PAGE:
Why all this sucking up to the dead Saudi dictator?

We are not living in the 70s, but nonetheless the death of the late unlamented Saudi dictator has flags at half-mast and other sycophantic behaviour that hasn’t been seen since the death of the last totalitarian dictator who was something of a player in geopolitics and American foreign policy.

We are not living in the 70s where the West in fear of the OPEC cartel and the behaviour of Saudi Arabia as the swing producer and purported cartel enforcer.

Spot price of Brent crude as of January 5, 2015 (Joss Fong/Vox)

OPEC and Saudi Arabia are both shadows of the former selves in terms of dominance in the global oil markets. OPEC as a whole represents about one third of global oil production, which was down for a little over 50% in 1973.

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Within OPEC, Saudi Arabia As oil reserves that aren’t much bigger than those of either Iran or Venezuela. All of these countries, including Saudi Arabia have large populations and few other ways to servicing needs than from the oil revenues.

Russia is in the same position of needing to pump out as much oil as it can while letting someone else do the hard lifting regarding keeping the price of the oil up by cutting back production. US oil production has been on the rise, and has lessened the need for imported crude oil.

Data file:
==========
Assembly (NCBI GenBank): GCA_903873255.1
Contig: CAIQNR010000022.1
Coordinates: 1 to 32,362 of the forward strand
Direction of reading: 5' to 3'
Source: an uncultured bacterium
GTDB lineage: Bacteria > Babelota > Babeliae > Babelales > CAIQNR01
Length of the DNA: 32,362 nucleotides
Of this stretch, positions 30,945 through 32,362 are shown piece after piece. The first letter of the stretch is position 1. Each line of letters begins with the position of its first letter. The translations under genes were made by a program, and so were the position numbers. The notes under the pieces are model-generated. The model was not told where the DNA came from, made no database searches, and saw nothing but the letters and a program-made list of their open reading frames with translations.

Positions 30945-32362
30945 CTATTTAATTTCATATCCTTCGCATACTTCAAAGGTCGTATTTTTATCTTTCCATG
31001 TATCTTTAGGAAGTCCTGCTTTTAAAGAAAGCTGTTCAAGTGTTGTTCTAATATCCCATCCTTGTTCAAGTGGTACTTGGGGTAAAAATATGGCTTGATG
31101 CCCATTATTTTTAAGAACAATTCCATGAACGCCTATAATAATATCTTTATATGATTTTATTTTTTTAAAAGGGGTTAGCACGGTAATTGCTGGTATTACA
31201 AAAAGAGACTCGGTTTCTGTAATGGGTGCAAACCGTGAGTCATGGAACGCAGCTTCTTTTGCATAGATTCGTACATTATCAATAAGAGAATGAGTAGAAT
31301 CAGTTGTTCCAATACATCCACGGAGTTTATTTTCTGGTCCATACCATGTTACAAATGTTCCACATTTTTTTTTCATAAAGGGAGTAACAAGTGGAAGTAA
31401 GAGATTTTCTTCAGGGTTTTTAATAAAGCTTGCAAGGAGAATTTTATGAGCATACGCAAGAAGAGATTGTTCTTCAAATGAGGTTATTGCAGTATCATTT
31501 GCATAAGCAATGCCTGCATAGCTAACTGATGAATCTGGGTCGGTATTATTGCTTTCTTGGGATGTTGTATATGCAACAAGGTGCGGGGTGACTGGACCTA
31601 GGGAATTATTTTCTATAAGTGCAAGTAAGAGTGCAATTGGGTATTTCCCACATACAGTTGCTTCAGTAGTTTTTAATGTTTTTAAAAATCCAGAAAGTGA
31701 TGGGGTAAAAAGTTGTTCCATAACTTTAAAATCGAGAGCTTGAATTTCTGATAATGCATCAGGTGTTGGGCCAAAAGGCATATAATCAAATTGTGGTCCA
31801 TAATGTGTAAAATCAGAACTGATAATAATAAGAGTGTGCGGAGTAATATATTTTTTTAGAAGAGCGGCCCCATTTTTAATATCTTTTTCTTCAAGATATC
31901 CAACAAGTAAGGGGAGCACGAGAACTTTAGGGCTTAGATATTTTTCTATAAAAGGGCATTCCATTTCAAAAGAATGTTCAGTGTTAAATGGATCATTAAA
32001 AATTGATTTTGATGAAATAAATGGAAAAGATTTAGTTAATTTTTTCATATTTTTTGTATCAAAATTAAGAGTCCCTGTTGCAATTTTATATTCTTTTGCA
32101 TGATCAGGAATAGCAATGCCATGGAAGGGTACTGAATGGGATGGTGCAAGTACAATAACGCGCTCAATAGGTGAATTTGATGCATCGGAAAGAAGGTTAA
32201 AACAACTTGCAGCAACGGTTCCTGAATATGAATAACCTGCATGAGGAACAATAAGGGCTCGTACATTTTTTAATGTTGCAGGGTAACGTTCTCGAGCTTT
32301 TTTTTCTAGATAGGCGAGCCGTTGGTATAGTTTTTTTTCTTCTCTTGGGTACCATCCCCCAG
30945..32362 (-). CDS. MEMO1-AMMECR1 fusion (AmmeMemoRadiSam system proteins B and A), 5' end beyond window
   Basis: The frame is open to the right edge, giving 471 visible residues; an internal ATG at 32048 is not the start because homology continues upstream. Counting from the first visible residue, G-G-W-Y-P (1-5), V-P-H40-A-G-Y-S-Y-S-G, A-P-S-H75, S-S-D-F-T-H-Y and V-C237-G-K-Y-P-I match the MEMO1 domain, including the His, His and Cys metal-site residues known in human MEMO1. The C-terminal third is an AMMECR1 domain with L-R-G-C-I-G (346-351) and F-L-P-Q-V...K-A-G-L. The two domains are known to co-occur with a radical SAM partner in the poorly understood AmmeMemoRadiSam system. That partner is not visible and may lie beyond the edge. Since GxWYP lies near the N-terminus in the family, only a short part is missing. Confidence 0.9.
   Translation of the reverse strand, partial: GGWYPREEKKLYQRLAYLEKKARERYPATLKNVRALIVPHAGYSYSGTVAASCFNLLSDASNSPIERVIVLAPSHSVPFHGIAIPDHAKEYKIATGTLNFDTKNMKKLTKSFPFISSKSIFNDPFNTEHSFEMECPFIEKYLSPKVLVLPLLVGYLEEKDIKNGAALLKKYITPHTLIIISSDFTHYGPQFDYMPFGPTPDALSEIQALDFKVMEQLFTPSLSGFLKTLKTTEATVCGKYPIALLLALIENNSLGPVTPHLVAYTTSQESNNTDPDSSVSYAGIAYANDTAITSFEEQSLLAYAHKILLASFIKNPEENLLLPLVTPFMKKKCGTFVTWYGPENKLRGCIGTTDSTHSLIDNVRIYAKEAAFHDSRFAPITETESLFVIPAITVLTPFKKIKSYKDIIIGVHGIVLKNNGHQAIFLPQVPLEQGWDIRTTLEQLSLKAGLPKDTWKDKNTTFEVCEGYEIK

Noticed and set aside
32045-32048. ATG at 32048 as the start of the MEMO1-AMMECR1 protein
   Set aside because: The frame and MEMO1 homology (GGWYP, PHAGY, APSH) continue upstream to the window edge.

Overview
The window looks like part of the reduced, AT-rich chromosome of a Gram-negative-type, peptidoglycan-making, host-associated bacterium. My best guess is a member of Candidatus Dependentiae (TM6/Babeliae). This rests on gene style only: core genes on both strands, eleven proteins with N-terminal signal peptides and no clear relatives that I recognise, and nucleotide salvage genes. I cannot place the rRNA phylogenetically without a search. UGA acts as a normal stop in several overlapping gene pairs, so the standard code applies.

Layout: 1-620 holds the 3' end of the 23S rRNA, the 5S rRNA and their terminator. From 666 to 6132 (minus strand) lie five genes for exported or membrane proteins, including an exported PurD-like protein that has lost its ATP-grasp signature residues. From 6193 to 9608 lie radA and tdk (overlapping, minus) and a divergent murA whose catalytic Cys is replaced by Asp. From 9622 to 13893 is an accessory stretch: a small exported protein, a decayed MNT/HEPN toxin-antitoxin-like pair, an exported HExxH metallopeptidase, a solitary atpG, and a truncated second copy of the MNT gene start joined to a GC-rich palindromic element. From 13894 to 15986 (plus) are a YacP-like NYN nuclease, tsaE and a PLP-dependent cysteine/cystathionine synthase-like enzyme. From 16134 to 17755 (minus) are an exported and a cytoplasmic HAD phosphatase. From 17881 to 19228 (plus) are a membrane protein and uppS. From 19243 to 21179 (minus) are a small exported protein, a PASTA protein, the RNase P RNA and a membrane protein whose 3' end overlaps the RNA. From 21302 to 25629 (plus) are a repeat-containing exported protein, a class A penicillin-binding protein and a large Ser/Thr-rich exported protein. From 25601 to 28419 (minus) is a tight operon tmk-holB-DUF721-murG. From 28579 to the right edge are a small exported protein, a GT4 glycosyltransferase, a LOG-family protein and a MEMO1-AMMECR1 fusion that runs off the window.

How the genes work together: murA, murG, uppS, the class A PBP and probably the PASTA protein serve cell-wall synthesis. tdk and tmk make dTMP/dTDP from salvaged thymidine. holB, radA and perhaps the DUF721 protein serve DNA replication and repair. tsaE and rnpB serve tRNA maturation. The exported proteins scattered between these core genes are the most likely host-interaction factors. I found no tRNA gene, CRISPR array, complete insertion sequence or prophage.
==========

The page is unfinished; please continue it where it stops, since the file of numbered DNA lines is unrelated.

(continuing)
Obama and Abdullah

The best place to be in any cartel is outside the cartel selling as much as you can at the cartel price. The next best option is to be a cartel member, pretending to be a loyal while selling under the counter bias, much as you can. Recent discounts given by the Kingdom to some customers have been interpreted as showing a determination to maintain market share. David Friedman explains:

One great weakness of a cartel is that it is better to be out than in. A firm that is not a member is free to produce all it likes and sell it at or just below the cartel’s price.

The only reason for a firm to stay in the cartel and restrict its output is the fear that if it does not, the cartel will be weakened or destroyed and prices will fall.

A large firm may well believe that if it leaves the cartel, the remaining firms will give up; the cartel will collapse and the price will fall back to its competitive level.

But a relatively small firm may decide that its production increase will not be enough to lower prices significantly; even if the cartel threatens to disband if the small firm refuses to keep its output down, it is unlikely to carry out the threat.